Set up Hass.io on top of a virtual machine

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  • How-To
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The images for the Raspberry Pi family and the Intel NUC are an easy way to get started with Hass.io. For a test or if you have a system which is already hosting virtual machines then the Hass.io installer is an option to use Hass.io in a virtualized environment. In this guide the host is a Fedora 27 system with libvirt support and the guest will be running Debian 9. Hass.io will be installed on the guest.

Assuming that you already have setup libvirtd. You might need to install virt-builder and virt-viewer additionally.

$ sudo dnf -y install libguestfs-tools-c virt-install virt-viewer

We will create a virtual machine with Debian 9 and a 10 GB disk image in the QCOW format. Use $ virt-builder --list to get an overview about what’s operating systems are available if you prefer to use a different system.

$ sudo virt-builder debian-9 \
    --output /var/lib/libvirt/images/hassio.img \
    --format qcow2 \
    --size 10G \
    --root-password password:test123 \
    --hostname hassio \
    --firstboot-command "dpkg-reconfigure openssh-server"
[...]
[ 147.6] Finishing off
                   Output file: /var/lib/libvirt/images/hassio.img
                   Output size: 10.0G
                 Output format: qcow2
            Total usable space: 9.3G
                    Free space: 8.1G (87%)

Now, we are making our new virtual machine available for libvirtd. If you get an error that the OS is unknown, use $ osinfo-query os to get the name to use with --os-variant. To access the virtual machine is connected to the bridge bridge0.

$ sudo virt-install --name hassio --import --ram 1024 \
     --os-variant debian9 -w bridge=bridge0 \
     --autostart --disk /var/lib/libvirt/images/hassio.img

Hass.io virtual machine in Virtual Machine Manager

Depending on your preferences you can use the Virtual Machine Manager (virt-manager) or virsh to manage the created virtual machine. Log in and create an user with # useradd ha and set a password with # passwd ha. We will need that user to make a SSH connection to the virtual machine.

Log in as ha with the given password. If your are using the default network of libvirtd then the DHCP range is defined in /var/lib/libvirt/dnsmasq/default.conf. In this guide the virtual machine is present at 192.168.0.109.

$ ssh [email protected]
[email protected]'s password: 
Linux hassio 4.9.0-3-amd64 #1 SMP Debian 4.9.30-2+deb9u3 (2017-08-06) x86_64
[...]
$ 

Install the requirements after you switch the user to root.

$ su
Password: 
[email protected]:/home/ha# 
[email protected]:/home/ha# apt-get update
[email protected]:/home/ha# apt-get install bash socat jq curl avahi-daemon \
    apt-transport-https ca-certificates

We want the latest Docker release. This requires additional steps to set it up as unlike other distributions Debian is lacking behind with current packages.

[email protected]:/home/ha# wget https://download.docker.com/linux/debian/gpg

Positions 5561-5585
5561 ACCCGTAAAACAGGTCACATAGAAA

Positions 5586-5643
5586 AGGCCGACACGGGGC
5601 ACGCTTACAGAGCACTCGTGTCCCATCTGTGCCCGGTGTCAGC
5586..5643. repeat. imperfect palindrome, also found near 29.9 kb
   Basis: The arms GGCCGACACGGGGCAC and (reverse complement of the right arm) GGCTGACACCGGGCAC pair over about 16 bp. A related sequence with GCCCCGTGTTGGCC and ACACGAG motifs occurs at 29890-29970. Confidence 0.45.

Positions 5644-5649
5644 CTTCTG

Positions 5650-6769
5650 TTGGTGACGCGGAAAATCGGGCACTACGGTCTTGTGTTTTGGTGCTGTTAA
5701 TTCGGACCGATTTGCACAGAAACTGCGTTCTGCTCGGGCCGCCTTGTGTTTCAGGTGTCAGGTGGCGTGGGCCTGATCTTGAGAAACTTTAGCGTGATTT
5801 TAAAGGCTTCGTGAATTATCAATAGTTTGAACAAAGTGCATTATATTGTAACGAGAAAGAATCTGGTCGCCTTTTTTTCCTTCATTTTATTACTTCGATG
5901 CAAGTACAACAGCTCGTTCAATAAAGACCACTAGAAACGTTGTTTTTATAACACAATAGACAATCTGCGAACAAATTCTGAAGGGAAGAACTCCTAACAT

[email protected]:/home/ha# apt-key add gpg
OK
[email protected]:/home/ha# echo "deb [arch=amd64] https://download.docker.com/linux/debian $(lsb_release -cs) stable" | tee -a /etc/apt/sources.list.d/docker.list
[email protected]:/home/ha# apt-get update

Now, it’s possible to install a current release of Docker.

[email protected]:/home/ha# apt-get -y install docker-ce

Start docker and enable it.

[email protected]:/home/ha# systemctl start docker && systemctl enable docker

An installation script will take care about the setup of all moving parts.

[email protected]:/home/ha# curl -sL https://raw.githubusercontent.com/home-assistant/hassio-build/master/install/hassio_install | bash -
[INFO] Install supervisor docker
[INFO] Install generic HostControl
[INFO] Install startup scripts
[INFO] Init systemd
Created symlink /etc/systemd/system/multi-user.target.wants/hassio-supervisor.service → /etc/systemd/system/hassio-supervisor.service.
[INFO] Start services

If it’s done, then there will be two new containers.

[email protected]:/home/ha# docker ps
CONTAINER ID        IMAGE                                    COMMAND                  CREATED             STATUS              PORTS               NAMES
ada5bbfc74f0        homeassistant/qemux86-64-homeassistant   "/usr/bin/entry.sh..."   4 minutes ago       Up 4 minutes                            homeassistant
5954ac452ffc        homeassistant/amd64-hassio-supervisor    "/usr/bin/entry.sh..."   7 minutes ago       Up 7 minutes                            hassio_supervisor

After a connection to the container which is containing Home Assistant is made, you will see the log output.

[email protected]:/home/ha# docker attach --sig-proxy=false ada5bbfc74f0
2017-11-28 19:24:30 INFO (MainThread) [homeassistant.core] Bus:Handling <Event state_changed[L]: entity_id=sun.sun, old_state=<state sun.sun=below_horizon; next_dawn=2017-11-29T06:17:58+00:00,...

For further details about the container, inspect can help.

[email protected]:/home/ha# docker inspect bb32b525d1ad
[...]
            "OnBuild": null,
            "Labels": {
                "io.hass.arch": "amd64",
                "io.hass.machine": "qemux86-64",
                "io.hass.type": "homeassistant",
                "io.hass.version": "0.58.1"
            }
[...]

Hass.io is now ready. The frontend is available at http://192.168.0.109:8123. Yes, the IP address is the one of the guest.

Hass.io overview

Keep in mind that there are limitations with this approach. Not all add-ons will work and some don’t make sense to use as the hardware is not present. E.g., use the SSH community add-on instead of the default SSH add-on.

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